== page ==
Lecture on Modernism and the Enlightenment: The emergence of the General Man who
through his common sense can govern himself politically.
1637-1787--and beyond even to this day.
1. This period saw the triumph of science and reason over tradition and religion.
2. The world changes from mercantile to commercial capitalism where fixed wealth changed to fluid capital, revolutionizing the capitalist mode of production.
3. The dynastic states become expansionist, nationalistic states with imperialist designs to build empires. Parliamentary democracy becomes a factor in world politics.
4. It was an age of popular sovereignty where there was a limited electorate that was expanding, meaning that white men of property and literacy can vote and choose representation, particularly in the Netherlands, France, England, and America, and to a lesser extent in Switzerland. Russia the major exception.
5. The rule of law emerged where codified norms instruct people universally on what is right and what is wrong behavior. An emphasis on individual rights emerges based on deductions made from natural law.
6. Imperialism leads to global warfare.
a) France and England have a world rivalry.
b) England and Spain, likewise.
c) Russia under Peter the Great and Catherine expands Russian interests to the Pacific Ocean. It becomes a transcontinental empire.
7. In the West, the bourgeois class triumphs and replaces feudal lords, who
become marginalized. Factories replace guild production and home production.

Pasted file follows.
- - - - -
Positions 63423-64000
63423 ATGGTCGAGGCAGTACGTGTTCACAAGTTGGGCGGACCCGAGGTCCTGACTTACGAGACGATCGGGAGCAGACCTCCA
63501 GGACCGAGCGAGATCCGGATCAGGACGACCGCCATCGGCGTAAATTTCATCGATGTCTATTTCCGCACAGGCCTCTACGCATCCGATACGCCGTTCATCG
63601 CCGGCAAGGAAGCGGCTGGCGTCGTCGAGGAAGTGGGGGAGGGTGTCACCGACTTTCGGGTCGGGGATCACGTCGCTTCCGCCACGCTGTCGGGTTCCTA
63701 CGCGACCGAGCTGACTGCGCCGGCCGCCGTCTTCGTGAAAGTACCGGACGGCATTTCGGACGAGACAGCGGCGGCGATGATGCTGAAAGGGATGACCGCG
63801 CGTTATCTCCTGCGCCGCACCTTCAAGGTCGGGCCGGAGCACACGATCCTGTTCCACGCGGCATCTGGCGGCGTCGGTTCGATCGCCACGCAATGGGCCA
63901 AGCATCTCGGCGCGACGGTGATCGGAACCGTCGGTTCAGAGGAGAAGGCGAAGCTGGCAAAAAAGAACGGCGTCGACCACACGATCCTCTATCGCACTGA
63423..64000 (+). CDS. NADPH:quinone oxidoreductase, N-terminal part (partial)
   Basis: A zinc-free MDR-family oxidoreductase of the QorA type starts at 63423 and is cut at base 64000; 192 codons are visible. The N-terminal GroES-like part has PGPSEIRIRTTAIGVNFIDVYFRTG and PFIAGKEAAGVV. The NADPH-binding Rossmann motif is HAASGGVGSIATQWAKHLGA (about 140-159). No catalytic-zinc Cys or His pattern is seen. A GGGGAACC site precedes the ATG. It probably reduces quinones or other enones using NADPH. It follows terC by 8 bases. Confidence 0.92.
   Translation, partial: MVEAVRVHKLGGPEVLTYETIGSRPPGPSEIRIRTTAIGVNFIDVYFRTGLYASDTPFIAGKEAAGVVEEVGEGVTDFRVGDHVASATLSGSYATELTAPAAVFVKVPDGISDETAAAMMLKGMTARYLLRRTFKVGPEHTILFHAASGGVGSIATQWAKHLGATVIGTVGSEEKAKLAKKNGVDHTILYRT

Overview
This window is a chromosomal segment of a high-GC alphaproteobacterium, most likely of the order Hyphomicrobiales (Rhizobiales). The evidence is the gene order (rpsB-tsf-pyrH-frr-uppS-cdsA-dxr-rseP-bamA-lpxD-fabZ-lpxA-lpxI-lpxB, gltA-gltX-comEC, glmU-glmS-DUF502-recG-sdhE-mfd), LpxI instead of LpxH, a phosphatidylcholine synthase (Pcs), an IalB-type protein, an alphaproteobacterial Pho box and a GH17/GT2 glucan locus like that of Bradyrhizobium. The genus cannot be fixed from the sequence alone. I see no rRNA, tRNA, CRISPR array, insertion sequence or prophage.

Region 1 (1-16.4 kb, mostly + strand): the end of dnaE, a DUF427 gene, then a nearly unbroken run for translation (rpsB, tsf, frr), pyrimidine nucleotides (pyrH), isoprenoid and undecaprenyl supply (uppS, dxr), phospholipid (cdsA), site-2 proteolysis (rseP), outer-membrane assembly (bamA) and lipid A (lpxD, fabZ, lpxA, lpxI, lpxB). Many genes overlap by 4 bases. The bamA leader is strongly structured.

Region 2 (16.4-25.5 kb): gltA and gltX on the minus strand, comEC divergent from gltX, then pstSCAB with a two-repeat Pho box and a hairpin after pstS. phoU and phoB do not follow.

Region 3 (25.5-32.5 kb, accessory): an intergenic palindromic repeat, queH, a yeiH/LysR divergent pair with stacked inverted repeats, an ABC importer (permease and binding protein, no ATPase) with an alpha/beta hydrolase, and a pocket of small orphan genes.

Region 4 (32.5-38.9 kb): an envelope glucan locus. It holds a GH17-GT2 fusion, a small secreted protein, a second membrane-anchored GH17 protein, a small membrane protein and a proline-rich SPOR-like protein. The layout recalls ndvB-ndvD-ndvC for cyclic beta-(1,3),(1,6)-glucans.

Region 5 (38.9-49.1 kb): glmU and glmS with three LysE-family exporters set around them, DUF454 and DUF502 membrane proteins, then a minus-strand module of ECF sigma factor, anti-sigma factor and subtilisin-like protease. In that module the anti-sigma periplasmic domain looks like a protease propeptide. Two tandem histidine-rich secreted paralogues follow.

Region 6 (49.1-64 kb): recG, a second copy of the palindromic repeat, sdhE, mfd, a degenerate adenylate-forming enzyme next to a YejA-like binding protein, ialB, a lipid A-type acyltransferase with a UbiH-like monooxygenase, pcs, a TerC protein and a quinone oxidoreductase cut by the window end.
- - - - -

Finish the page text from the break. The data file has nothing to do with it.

There is the mass production of commodities where people sell their labor power which
itself is a commodity for sale.
a) Slaves, women, children, and indentured servants become commodities in the new world order, with slavery the "peculiar institution", based on racism; otherwise, blacks would have to be emancipated.
b) Adam Smith wrote The Wealth of Nations (1776) and Thomas Malthus wrote On Population (1798): in the former instance concerning the revolutionary character of capitalist marketplaces with the social and technical division of labor and in the latter case vividly describing the devastating consequences of laissez-faire capitalism in creating conditions of war, famine, and disease with the invocation for the state not to intervene and allow natural processes to weed out the unfit that is the powerless.
8. Modern ideas of natural law subvert religious authority. Each man through his reason can become morally autonomous. There is a law above the written law of men which can be seen in nature and it is accessible to reason and the scientific method. Deism is the doctrine of a naturalized God and deified nature accessible to the common man through his understanding the workings of natural laws.